Corporations rely on an external market to gain strength and prominence on a macro-scale and to maintain its hierarchical control and dominance on a micro-scale. Parecon does not use markets, but rather participatory planning for the shared goal of eliminating excess demand. As a result, I think it’s hard for sharks to swim in an ocean that’s been utterly drained.
But even if parecon does abolish environmental-destroying corporations, does a participatory economy help protect the environment rather than become another devil we oppose? I think so. The quantitative data in participatory planning include indicative costs on the environment. Actions that have greater environmental impacts bear greater costs in the economy rather than those in other economic models which tend to ignore such costs. Those who bear such environmental costs also possess decision-making power in proportion to their degree of impact, so they have the means in addition to the motivation to act.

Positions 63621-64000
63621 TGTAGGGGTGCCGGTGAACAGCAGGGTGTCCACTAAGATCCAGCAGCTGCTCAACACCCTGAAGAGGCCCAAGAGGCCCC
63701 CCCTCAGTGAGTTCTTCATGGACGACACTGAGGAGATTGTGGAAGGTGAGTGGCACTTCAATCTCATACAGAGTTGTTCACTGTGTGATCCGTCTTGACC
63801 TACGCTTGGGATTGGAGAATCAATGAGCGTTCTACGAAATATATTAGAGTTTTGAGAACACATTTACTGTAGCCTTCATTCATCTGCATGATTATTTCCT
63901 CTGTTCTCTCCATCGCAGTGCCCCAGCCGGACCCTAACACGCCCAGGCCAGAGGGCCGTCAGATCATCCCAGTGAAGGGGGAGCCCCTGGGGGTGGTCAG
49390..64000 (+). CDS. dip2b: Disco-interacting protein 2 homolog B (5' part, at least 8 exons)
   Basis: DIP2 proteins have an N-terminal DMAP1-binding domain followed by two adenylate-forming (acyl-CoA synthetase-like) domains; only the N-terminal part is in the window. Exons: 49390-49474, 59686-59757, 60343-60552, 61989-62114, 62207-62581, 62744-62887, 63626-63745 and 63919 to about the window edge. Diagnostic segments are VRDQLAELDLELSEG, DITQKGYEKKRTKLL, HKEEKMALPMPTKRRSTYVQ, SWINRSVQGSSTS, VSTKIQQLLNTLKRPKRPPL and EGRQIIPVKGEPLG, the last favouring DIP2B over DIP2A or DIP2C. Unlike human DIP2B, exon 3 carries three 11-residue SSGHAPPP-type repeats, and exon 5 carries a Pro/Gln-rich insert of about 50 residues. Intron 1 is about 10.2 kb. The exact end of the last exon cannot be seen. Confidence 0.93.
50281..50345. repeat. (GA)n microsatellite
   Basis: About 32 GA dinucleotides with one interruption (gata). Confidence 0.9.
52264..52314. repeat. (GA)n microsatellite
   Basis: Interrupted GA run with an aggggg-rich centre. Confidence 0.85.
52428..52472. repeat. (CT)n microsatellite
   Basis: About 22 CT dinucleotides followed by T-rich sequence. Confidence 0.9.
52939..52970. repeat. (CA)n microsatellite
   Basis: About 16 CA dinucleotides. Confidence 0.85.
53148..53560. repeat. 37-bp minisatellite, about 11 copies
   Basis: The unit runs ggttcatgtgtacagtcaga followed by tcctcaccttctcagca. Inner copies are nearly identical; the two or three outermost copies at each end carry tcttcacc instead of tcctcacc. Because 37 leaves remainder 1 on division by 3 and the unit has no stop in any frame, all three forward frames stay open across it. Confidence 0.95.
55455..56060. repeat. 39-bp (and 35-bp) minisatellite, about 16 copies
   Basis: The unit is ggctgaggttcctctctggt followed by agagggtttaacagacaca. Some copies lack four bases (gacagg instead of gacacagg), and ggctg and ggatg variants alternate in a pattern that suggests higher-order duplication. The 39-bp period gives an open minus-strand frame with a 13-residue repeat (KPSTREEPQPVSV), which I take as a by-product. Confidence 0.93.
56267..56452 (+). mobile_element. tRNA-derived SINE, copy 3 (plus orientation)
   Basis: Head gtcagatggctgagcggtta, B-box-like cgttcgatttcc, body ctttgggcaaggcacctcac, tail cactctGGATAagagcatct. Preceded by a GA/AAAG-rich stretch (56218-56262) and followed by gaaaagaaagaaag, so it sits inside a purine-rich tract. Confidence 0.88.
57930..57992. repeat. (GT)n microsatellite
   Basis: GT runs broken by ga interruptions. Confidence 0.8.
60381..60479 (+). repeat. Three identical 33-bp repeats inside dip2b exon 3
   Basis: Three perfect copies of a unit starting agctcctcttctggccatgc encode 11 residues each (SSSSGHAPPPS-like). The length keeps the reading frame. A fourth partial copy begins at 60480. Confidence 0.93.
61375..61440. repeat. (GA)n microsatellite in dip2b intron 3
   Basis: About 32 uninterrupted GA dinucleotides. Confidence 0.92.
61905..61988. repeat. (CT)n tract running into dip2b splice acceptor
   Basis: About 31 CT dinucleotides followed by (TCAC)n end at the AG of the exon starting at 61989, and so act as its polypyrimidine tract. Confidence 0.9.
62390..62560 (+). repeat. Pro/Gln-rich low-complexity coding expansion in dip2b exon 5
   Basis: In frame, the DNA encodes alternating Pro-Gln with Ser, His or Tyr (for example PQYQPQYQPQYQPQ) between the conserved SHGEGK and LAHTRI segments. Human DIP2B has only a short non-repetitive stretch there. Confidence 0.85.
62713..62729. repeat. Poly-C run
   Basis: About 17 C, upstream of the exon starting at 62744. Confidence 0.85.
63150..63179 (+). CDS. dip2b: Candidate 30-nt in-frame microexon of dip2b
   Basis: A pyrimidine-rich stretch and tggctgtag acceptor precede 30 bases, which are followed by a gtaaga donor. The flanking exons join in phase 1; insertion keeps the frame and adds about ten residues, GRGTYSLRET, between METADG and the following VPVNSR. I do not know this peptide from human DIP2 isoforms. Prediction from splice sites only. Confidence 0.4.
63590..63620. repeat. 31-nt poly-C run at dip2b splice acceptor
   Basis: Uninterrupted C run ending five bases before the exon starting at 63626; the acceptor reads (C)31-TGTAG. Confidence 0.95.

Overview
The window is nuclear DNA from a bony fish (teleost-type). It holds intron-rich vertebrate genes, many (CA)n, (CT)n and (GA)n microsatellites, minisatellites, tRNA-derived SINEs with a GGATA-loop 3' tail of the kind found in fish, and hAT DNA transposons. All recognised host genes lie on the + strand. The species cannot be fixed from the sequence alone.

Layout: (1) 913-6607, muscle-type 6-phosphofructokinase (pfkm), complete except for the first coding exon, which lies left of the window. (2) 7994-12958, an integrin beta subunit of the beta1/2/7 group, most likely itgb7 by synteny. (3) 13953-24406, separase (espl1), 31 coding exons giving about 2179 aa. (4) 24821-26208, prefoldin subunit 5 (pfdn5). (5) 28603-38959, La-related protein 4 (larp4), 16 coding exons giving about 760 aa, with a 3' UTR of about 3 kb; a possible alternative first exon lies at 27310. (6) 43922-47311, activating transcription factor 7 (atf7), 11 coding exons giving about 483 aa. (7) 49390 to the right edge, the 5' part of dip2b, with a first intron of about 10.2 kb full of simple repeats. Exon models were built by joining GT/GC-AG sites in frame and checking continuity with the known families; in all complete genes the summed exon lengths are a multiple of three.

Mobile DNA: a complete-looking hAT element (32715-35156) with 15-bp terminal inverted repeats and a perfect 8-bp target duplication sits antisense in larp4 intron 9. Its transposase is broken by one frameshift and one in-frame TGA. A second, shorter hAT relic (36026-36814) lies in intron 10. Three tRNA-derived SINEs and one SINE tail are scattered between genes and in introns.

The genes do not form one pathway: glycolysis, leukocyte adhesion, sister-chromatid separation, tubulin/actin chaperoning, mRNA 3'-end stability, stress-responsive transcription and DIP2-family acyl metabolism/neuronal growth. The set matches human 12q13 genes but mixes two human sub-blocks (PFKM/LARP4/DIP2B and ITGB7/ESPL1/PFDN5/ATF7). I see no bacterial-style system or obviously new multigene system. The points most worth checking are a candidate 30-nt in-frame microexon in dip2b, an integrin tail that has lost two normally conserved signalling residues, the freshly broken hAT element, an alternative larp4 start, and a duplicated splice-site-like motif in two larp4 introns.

Next Steps and the Montesi Maneuver
While participatory economics might beat markets and corporations and command-planning hands down in the theory department, that translates into little alone in any progress in real-world efforts. Assuming it’s what we want, how do we get it? One response is to use "non-reformist reforms" — aiming activist efforts in the here and now for tangible current reforms, but not stopping at winning those reforms for their own sake (even though they might be very important). Instead, the idea is to use those reforms as stepping stones towards larger aims, in this case towards achieving a participatory economy.